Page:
The house at 151 Bowdoin Street in Springfield, around 1938-1939. Image courtesy of the Springfield Preservation Trust.
The house in 2017:
This house was built in 1886, and was originally the home of Herbert Myrick, who was for many years the president and editor-in-chief of the Phelps Publishing Company. He was born in 1860 in Arlington, Massachusetts, but at the age of 12 he and his father moved to Colorado, where Herbert worked in a newspaper office. Living in a primarily rural area, he gained a good understanding of agriculture as well as the printing industry, and his later career would reflect both of these interests.
Myrick returned to Massachusetts in 1877, and the following year he enrolled in the Massachusetts Agricultural College, the school that later became UMass Amherst. To help pay his tuition, he took on a variety of jobs, including writing a weekly column for the New England Homestead, which was published by the Phelps Publishing Company in Springfield. In exchange, he received a free copy of the paper, along with a salary of $1 per month. He soon advanced in the company, though, and upon his graduation in 1882 he became the agricultural editor of the Homestead.
In 1885, he married his wife Elvira, and a year later they moved into his house. Over the next eight years, they had three children, Christine, Helen, and Donald, and during this time Herbert’s career continued to advance. In 1890, he became the president and editor-in-chief of the company, and he oversaw the publication of a number of magazines. Along with the Homestead, other titles included Farm and Home, American Agriculturalist, and the Orange Judd Farmer. From 1900 to 1911, under Myrick’s leadership, the company also published Good Housekeeping.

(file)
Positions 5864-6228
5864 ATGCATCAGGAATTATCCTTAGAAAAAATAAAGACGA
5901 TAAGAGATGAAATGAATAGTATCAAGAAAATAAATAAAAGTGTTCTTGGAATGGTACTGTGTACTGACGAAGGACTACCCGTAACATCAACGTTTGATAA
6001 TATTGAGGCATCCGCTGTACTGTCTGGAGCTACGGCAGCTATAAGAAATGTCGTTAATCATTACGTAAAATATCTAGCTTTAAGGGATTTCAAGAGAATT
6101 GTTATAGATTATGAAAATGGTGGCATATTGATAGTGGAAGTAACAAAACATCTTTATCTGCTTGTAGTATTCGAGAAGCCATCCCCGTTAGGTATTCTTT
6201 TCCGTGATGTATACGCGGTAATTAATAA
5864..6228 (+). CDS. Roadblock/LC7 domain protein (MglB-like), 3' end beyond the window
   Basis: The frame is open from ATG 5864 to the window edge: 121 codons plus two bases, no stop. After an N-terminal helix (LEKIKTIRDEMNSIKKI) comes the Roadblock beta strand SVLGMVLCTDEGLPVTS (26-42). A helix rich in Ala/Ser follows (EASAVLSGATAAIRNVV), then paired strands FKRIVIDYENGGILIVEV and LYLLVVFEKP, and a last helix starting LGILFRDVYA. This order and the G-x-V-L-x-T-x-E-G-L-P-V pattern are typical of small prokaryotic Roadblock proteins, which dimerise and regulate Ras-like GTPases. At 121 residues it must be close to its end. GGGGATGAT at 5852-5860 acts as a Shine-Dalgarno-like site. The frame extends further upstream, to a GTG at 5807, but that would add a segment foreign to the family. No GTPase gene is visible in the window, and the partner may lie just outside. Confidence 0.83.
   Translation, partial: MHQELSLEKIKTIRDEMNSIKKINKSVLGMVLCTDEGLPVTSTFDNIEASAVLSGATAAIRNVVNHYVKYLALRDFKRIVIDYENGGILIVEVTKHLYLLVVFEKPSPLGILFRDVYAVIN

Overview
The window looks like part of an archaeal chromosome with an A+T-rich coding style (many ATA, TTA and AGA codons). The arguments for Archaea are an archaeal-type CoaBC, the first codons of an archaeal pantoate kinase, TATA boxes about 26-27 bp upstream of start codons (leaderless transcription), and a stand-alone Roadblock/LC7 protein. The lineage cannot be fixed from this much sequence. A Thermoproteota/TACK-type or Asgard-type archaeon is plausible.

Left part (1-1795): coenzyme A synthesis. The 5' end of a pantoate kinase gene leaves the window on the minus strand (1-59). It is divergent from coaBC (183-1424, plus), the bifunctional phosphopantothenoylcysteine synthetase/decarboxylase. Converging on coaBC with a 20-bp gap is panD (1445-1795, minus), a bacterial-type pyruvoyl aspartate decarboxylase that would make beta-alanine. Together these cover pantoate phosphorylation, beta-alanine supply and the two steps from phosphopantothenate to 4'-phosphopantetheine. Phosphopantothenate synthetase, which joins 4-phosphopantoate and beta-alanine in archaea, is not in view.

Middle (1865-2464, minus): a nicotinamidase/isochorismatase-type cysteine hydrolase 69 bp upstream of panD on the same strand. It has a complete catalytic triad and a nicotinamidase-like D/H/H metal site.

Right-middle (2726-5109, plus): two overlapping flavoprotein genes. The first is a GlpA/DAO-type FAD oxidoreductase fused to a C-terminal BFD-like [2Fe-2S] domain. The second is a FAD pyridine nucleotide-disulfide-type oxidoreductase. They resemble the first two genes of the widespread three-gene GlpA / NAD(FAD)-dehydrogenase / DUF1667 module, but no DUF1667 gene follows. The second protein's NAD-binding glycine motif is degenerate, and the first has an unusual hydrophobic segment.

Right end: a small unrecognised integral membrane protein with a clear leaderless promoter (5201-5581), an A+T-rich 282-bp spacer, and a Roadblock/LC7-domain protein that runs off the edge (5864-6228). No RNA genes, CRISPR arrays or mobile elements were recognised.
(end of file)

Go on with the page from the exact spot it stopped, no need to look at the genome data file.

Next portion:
By the first decade of the 1900s, the company was printing nearly two million periodicals per month at their facility on Worthington Street. From here, these publications were mailed to subscribers across the country, with the company generating more mail than the rest of the city combined. Myrick would remain as he president of the Phelps Publishing Company until his death in 1927, and during his career he also wrote a number of books on farming-related topics, along with advocating for the creation of the federal Farm Credit System.
Myrick and his family had moved out of this house sometime in the 1910s, and by 1920 they were living on Stony Hill Road in Wilbraham. Subsequent owners of their house here on Bowdoin Street included Jeremiah H. Jones, a lawyer who was living here with his wife Blanche and their two children in 1920. The first photo was taken in the late 1930s, and it is now one of many well-preserved and restored Victorian homes in the neighborhood. Its exterior looks the same as it did nearly 80 years ago, and probably not much different as it did when Herbert Myrick lived here. Along with the rest of the neighborhood, it is part of the McKnight Historic District on the National Register of Historic Places.